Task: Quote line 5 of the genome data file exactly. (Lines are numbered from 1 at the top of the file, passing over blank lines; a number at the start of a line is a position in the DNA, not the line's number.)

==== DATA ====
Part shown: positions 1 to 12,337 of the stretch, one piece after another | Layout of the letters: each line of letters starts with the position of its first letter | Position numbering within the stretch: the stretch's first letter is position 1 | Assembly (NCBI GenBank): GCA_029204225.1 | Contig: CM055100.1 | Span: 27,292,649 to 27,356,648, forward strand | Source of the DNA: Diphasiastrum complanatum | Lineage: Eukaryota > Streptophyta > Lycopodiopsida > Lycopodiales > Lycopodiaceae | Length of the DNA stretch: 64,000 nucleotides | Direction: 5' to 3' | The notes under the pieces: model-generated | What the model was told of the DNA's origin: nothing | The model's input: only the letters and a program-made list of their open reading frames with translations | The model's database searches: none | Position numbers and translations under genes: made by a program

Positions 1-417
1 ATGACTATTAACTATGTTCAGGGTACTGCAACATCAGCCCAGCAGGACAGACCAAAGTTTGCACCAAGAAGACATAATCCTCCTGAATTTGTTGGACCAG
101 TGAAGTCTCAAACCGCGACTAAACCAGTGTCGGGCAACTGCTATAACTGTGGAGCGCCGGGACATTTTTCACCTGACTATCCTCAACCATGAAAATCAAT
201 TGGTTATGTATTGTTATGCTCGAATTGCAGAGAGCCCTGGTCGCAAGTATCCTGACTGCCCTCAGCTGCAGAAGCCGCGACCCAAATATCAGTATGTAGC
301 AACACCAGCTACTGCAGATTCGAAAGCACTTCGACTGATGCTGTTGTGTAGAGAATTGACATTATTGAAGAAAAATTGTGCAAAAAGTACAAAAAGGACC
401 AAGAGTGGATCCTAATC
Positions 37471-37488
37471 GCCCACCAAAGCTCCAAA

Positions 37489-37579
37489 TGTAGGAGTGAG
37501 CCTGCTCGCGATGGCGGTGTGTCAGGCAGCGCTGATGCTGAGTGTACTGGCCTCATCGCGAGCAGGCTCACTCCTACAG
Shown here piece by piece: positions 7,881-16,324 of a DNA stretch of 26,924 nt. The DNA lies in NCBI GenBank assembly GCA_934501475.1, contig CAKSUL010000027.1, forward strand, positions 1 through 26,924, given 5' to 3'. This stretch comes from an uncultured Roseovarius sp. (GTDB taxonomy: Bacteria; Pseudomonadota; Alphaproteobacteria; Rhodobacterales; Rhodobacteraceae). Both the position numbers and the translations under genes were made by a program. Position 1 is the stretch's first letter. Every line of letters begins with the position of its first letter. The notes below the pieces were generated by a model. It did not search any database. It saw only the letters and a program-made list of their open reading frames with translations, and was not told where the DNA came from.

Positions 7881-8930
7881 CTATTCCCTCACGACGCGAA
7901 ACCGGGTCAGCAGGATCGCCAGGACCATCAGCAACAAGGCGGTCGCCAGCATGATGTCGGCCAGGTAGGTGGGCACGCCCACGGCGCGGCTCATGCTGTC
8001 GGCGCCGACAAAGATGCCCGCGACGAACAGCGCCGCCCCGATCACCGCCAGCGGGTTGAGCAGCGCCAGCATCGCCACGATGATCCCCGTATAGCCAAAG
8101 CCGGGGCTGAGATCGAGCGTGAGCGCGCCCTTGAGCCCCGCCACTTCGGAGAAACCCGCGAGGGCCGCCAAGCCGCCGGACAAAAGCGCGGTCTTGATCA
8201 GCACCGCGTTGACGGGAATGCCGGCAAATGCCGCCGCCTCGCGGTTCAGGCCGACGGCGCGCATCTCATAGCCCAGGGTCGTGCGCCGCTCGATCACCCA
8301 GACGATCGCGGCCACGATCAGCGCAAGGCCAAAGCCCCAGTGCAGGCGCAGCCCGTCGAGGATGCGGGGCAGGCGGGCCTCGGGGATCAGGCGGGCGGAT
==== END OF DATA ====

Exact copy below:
201 TGGTTATGTATTGTTATGCTCGAATTGCAGAGAGCCCTGGTCGCAAGTATCCTGACTGCCCTCAGCTGCAGAAGCCGCGACCCAAATATCAGTATGTAGC